Posted by Aaron Davison on Sunday, February 23, 2014 Under: February 2014
When pitching directly to music supervisors keep in mind that depending on what project they're currently working on, their needs are going to be constantly changing. This is why it's not a good idea to just randomly pitch your music to supervisors. Always check first to see what project they're currently working on and what their current music needs are.
Here's a copy of the actual template I use when emailing supervisors for the first time:
My name is Aaron Davison. I represent several artists making music in a variety of genres. Just checking to see what your current needs are and if you're open to hearing a few of the artists I work with. Please let me know if you're looking for anything specific and what the best way is to submit music to you.
It's short and to the point. There's no need to write really long winded emails the first time you make contact with someone. Just introduce yourself and see if they are in need of anything and find out what the best way is to submit your music. That's it.
Keep in mind that supervisors are busy and typically get a lot of inquiries about music needs. The easier you can make it for them to respond the better. Keep it short and sweet!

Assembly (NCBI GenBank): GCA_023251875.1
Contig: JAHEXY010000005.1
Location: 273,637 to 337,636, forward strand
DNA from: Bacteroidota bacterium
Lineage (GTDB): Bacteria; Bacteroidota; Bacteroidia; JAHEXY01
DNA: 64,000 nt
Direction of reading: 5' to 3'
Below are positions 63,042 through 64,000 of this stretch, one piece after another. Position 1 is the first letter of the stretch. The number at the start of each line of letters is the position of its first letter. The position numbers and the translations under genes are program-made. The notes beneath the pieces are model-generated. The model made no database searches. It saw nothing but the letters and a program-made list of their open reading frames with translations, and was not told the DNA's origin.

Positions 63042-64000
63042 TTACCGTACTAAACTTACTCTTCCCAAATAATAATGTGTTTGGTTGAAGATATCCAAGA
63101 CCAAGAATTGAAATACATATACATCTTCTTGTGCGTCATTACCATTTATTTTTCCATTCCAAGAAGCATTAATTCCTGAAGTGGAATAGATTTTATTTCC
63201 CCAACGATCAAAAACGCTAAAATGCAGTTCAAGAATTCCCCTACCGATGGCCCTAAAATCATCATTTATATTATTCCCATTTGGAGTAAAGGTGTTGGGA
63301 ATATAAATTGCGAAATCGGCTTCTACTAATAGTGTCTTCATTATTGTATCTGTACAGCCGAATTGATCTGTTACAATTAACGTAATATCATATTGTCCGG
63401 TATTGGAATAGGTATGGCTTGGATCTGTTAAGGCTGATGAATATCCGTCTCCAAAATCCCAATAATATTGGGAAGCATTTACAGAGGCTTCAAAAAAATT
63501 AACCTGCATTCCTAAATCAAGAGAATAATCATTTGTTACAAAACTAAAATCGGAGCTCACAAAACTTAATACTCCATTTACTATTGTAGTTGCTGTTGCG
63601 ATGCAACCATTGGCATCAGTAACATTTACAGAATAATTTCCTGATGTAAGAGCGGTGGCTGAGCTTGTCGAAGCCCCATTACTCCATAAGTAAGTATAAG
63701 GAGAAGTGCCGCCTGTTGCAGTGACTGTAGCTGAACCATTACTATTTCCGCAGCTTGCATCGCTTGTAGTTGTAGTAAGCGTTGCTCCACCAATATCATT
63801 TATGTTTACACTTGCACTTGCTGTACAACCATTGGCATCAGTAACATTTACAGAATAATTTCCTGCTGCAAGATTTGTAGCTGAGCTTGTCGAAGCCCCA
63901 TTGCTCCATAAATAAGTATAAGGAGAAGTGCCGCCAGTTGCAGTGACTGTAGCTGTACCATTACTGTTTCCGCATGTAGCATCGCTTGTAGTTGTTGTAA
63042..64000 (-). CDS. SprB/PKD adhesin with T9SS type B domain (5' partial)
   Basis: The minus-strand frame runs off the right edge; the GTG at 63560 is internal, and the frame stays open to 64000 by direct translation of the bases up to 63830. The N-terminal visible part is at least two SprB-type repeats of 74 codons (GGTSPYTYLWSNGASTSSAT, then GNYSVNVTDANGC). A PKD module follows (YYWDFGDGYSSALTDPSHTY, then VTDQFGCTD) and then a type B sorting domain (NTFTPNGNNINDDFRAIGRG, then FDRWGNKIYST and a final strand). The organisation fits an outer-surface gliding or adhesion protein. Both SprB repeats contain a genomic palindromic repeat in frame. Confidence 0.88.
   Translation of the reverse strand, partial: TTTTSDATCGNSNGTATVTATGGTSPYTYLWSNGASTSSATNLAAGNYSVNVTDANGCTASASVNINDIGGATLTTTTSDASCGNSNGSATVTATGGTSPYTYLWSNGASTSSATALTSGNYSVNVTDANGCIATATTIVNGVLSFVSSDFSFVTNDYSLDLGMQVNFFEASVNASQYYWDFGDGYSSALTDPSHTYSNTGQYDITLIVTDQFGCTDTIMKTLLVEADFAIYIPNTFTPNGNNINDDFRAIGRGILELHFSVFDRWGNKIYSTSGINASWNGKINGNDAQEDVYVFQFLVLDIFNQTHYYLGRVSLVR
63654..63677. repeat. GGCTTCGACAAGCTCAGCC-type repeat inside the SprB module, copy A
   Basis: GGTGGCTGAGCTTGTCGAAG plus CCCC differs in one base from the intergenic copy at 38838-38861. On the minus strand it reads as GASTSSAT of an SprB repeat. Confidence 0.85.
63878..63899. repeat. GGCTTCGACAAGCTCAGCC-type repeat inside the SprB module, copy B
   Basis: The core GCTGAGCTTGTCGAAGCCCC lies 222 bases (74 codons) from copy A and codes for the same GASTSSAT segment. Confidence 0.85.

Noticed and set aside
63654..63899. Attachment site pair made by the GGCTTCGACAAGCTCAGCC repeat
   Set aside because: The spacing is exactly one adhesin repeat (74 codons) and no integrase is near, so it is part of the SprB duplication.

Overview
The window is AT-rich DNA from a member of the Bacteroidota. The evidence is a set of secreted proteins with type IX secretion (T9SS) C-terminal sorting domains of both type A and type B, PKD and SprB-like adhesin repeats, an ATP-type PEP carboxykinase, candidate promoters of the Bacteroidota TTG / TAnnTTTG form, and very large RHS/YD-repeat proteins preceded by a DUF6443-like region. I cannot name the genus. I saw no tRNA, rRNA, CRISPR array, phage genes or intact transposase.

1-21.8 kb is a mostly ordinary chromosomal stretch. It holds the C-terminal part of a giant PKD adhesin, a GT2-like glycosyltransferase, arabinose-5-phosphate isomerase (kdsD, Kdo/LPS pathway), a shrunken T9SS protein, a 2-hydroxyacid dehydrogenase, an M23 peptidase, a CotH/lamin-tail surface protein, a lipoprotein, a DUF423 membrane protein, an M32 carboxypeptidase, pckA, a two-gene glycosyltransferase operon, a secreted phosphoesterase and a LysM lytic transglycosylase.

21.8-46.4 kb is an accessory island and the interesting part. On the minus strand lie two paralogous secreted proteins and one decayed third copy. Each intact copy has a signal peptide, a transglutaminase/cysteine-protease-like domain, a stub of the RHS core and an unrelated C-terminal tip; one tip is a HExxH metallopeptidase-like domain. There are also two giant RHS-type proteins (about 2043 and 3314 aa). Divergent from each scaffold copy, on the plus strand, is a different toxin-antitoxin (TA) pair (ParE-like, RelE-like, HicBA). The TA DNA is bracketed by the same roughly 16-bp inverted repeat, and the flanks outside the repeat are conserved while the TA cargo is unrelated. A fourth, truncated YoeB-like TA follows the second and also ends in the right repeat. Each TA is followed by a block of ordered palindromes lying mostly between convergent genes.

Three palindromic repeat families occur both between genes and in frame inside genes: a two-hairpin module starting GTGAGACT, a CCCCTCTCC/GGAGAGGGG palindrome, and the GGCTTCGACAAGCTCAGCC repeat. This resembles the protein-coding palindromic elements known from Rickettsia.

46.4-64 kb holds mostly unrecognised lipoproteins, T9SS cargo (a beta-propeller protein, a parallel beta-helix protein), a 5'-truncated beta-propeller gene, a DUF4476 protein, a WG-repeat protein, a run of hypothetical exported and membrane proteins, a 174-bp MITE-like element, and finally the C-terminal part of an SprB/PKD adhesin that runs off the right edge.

For a comprehensive list of music supervisors check out the 2014 TV And Film Music Licensing Directory. The 2014 TV And Film Music Licensing Directory is a completely up to date directory of over 1,600 professionals working in the music licensing business and contains an expanded list of music supervisors working in the music licensing business.
Connect your music directly with industry decision makers with this up to date industry directory.
More info here:
To learn more about how to submit your music directly to music supervisors, check out the course I created with CBS Sport Music Coordinator Joseph Miller called, "How To Pitch Directly To Music Supervisors". Save 20% this week only:
In : February 2014
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